As in other navies during the war, the IJN substantially simplified the design to speed up construction, and used Ōtori class machinery, because high speed was unnecessary for convoy escort operations. However, mass production was not achieved.

The Matsu class design was subsequently further simplified, resulting in theTachibana class destroyer (橘型駆逐艦 Tachibakna-gata kuchikukan?) or Modified Type-D Destroyer (改丁型駆逐艦 Kai Tei-gata kuchikukan?). The Tachibana class destroyers adopted the first modular design in a Japanese destroyer. Matsu class destroyers whose construction was started late in the programme were completed as Tachibana class.

The IJN converted twelve destroyers to Kaiten mother ships to prepare for the Japanese mainland decisive battle.

Matsu and Tachibana classes compared

Matsu-class DD Take with kaiten. Lower illust is Take at Aug.1945.
Tachibana. Arrows are differnce to Matsu-Class.
Matsu class Tachibana class
Project number F55 F55B
Building method Ordinary Modular design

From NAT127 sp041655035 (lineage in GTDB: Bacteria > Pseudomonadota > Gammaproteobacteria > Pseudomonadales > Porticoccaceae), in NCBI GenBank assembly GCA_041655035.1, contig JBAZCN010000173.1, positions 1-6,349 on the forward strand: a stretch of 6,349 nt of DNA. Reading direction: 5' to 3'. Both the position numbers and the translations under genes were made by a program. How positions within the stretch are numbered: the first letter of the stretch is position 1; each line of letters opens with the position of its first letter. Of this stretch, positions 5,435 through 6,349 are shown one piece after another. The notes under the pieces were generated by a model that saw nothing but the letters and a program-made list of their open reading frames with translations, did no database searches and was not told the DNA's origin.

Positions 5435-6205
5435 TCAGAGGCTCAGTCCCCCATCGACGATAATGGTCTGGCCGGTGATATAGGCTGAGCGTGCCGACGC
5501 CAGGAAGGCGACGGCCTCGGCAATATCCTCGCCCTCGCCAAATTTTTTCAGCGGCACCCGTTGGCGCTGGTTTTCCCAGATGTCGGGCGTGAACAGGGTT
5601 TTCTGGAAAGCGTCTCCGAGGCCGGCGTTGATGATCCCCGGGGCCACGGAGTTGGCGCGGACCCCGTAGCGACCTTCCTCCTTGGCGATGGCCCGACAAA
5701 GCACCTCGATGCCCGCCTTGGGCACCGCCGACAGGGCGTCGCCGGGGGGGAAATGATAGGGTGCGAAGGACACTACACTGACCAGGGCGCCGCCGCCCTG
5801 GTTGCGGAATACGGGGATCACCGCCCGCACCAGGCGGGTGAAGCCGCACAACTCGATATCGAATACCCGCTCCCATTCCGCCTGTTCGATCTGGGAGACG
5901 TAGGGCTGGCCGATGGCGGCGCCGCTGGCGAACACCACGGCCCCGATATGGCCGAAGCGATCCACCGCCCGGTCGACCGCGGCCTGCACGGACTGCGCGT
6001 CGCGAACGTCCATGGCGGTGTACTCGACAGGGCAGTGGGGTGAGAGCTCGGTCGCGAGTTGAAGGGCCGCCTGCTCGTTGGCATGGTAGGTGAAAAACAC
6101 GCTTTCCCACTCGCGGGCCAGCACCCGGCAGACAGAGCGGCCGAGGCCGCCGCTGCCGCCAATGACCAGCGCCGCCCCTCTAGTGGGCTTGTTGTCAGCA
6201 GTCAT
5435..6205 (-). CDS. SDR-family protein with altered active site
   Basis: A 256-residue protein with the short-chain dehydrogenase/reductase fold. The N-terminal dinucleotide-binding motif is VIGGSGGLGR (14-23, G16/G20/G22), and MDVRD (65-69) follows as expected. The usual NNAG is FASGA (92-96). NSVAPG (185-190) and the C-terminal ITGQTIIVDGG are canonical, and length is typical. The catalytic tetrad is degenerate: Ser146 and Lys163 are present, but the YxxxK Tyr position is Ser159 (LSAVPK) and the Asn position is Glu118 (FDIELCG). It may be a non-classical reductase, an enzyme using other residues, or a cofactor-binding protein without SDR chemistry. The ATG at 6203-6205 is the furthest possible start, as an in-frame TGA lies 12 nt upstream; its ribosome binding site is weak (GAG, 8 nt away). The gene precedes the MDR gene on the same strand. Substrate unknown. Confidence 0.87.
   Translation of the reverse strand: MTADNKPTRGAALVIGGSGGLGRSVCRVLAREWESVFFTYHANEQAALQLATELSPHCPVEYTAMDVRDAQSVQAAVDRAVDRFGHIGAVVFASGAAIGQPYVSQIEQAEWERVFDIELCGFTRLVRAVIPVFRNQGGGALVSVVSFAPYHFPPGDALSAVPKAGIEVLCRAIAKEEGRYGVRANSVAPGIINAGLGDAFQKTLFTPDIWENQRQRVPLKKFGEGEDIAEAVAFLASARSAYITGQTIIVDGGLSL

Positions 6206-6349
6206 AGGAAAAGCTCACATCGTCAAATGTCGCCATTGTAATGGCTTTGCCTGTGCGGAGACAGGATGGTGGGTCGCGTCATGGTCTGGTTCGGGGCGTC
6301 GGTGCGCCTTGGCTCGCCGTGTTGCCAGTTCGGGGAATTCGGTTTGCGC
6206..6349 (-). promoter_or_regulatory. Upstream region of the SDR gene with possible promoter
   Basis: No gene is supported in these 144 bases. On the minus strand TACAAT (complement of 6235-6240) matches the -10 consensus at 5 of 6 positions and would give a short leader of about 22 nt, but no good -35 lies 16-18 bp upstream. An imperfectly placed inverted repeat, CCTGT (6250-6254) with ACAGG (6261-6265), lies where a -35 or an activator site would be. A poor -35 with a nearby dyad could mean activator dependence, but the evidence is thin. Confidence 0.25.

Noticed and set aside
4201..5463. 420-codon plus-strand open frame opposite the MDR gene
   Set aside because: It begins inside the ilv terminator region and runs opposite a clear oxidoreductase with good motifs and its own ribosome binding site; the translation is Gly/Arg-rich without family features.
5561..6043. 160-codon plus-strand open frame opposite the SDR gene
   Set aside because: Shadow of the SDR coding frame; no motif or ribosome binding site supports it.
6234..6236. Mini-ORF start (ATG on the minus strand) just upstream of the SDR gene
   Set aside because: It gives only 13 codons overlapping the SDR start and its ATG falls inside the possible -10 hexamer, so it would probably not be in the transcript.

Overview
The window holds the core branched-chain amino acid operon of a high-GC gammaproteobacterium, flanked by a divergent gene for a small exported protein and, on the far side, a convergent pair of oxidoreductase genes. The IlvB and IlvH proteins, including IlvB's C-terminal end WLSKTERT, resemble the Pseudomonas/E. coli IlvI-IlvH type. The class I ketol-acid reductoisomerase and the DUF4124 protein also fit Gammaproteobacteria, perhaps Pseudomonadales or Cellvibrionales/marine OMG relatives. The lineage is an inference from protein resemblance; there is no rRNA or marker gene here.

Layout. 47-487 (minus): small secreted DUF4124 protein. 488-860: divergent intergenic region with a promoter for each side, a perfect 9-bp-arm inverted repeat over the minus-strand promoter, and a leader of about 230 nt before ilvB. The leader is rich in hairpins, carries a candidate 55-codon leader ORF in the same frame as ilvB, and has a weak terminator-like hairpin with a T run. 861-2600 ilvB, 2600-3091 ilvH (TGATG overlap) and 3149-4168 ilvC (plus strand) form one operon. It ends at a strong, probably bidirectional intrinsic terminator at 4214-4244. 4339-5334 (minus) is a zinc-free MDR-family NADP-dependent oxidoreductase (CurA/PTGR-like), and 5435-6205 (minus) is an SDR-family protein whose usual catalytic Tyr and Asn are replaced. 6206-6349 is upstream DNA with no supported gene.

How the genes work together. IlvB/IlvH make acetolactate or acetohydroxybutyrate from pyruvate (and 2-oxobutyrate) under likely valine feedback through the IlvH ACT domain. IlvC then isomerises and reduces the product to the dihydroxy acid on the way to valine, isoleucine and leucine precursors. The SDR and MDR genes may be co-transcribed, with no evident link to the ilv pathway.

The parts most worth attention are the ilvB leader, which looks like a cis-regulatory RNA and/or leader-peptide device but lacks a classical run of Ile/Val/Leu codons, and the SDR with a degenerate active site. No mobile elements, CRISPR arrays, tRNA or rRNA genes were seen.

Main materials High-Tensile Strength steel (upper deck only) and Carbon steel Carbon steel only
Hull Double bottom Single bottom
Bow Knuckle bow Straight bow
Stern Destroyer stern Transom stern
Bilge Keel Boxy (Solid) Flat board
Active sonar Type 93 Type 3
Hydrophone Type 93 Type 4
Turbines high-pressure,
intermediate-pressure,
low-pressure,
and cruising
high-pressure
and low-pressure

Ships of the classes

Ship # Japanese name & translation Class Builder Laid down Launched Completed Fate
5481 Matsu (?)
Pine tree
Matsu Maizuru Naval Arsenal 8 August 1943 3 February 1944 28 April 1944 Sunk 4 August 1944
5482 Bamboo Matsu Yokosuka Naval Arsenal 15 October 1943 28 March 1944 16 June 1944 Surrendered to United Kingdom on 16 July 1947 at Singapore, scrapped
5483 Japanese apricot Matsu Fujinagata Shipbuilding Yard 25 January 1944 24 April 1944 28 June 1944 Sunk 31 January 1945